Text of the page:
Misbranded Drug Products
 
You compound drug products that are intended for conditions that are not amenable to self-diagnosis and treatment by individuals who are not medical practitioners; therefore, adequate directions for use cannot be written so that a layman can use these products safely for their intended uses. Consequently, their labeling fails to bear adequate directions for their intended uses, causing them to be misbranded under section 502(f)(1) of the FDCA, and they are not exempt from the requirements of section 502(f)(1) of the FDCA (see, e.g., 21 CFR § 201.115).  The introduction or delivery for introduction into interstate commerce of these products therefore violates sections 301(a) of the FDCA.   Further, it is a prohibited act under section 301(k) of the FDCA to do any act with respect to a drug, if such act is done while the drug is held for sale after shipment in interstate commerce and results in the drug being misbranded.
 
Failure to Report Drugs
 
As noted above, your facility failed to submit a report to FDA in June 2014, and again in December 2014, identifying the drug products that you compounded during the previous 6-month period. (Section 503B(b)(2) of the FDCA [21 U.S.C. § 353b(b)(2)]). The failure to report drugs by an entity that is registered with FDA in accordance with section 503B(b) is a prohibited act under section 301(ccc)(3) of the FDCA [21 U.S.C. § 331(ccc)(3)].
 
C. Corrective Actions
 
In your September 9, 2014, response you described certain corrective actions you took in response to the Form FDA 483 observations. Although several of your proposed corrective actions appear adequate, others are deficient.   You did not indicate implementation dates nor have you provided sufficient detail or description regarding revised procedures for the Agency to evaluate the adequacy of your corrective actions.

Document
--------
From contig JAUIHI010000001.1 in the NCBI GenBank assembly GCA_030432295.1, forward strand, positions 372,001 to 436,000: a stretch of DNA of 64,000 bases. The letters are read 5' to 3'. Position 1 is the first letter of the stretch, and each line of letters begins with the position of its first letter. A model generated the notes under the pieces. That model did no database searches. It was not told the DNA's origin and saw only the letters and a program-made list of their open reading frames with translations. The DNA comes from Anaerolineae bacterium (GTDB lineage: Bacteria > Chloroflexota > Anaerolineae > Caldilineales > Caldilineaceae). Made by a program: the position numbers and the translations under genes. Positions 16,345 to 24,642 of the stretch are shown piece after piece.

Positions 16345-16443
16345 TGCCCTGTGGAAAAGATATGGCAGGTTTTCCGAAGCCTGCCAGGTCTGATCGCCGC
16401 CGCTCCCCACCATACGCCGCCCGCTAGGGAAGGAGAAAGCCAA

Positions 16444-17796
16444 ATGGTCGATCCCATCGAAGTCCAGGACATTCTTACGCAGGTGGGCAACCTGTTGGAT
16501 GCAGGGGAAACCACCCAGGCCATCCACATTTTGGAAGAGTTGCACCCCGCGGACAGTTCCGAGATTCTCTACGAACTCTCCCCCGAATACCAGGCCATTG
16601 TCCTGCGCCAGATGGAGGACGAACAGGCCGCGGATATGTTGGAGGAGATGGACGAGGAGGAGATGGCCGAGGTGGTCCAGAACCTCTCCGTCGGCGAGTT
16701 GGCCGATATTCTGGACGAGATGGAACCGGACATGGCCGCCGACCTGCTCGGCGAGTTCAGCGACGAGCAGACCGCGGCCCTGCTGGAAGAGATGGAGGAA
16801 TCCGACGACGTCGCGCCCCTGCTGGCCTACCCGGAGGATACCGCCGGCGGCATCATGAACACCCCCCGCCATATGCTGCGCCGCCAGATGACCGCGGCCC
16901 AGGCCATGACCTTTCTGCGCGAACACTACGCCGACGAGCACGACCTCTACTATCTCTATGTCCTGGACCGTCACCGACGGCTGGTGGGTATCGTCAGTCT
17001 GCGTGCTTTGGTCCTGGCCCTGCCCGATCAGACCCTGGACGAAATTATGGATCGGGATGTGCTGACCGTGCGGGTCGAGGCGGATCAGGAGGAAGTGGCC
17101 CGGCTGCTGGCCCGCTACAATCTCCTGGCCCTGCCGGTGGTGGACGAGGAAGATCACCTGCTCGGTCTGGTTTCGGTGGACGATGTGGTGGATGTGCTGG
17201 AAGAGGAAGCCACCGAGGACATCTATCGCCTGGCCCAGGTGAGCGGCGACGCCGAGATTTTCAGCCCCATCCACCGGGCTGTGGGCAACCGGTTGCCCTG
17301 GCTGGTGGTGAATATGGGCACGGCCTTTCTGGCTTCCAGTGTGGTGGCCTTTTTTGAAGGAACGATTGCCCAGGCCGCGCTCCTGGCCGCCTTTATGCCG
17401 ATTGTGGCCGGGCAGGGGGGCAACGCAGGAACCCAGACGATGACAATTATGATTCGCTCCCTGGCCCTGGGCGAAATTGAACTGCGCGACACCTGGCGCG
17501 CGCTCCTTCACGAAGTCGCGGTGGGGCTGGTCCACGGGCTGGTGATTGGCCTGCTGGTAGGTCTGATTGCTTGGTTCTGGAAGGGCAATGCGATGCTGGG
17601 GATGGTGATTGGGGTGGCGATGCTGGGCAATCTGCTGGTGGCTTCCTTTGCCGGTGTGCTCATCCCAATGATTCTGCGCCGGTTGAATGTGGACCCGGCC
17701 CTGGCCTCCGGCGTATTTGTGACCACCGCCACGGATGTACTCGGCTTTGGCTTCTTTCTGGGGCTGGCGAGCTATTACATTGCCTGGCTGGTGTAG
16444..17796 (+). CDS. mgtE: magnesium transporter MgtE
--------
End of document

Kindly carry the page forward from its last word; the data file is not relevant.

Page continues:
FDA strongly recommends that your management immediately undertake a comprehensive assessment of your operations, including facility design, procedures, personnel, processes, materials, and systems. In particular, this review should assess your aseptic processing operations. A third party consultant with relevant sterile drug manufacturing expertise could be useful in conducting this comprehensive evaluation. You should fully implement necessary corrections in order to ensure that the drug product(s) produced by your firm conform to the basic quality standards that ensure safety, identity, strength, quality, and purity.
  
Additionally, in your September 9, 2014, response, you stated that your firm is currently operating as a 503A pharmacy and a 503B outsourcing facility. You stated that on or before January 31, 2015, you would undertake a thorough review of all labels being produced, and that “[a]ll labels will have compliant language for all 503B products being dispensed as orders and 503A prescriptions being dispensed directly to patients, each respectively being compliant with the appropriate regulatory agencies.” FDA reminds you that drug products produced in a 503B-registered outsourcing facility must be labeled in accordance with section 503B as one of the conditions necessary to qualify for the exemptions under section 503B of the FDCA (Section 503B(a)(11), [21 U.S.C. § 353b(b)(2)]).[4]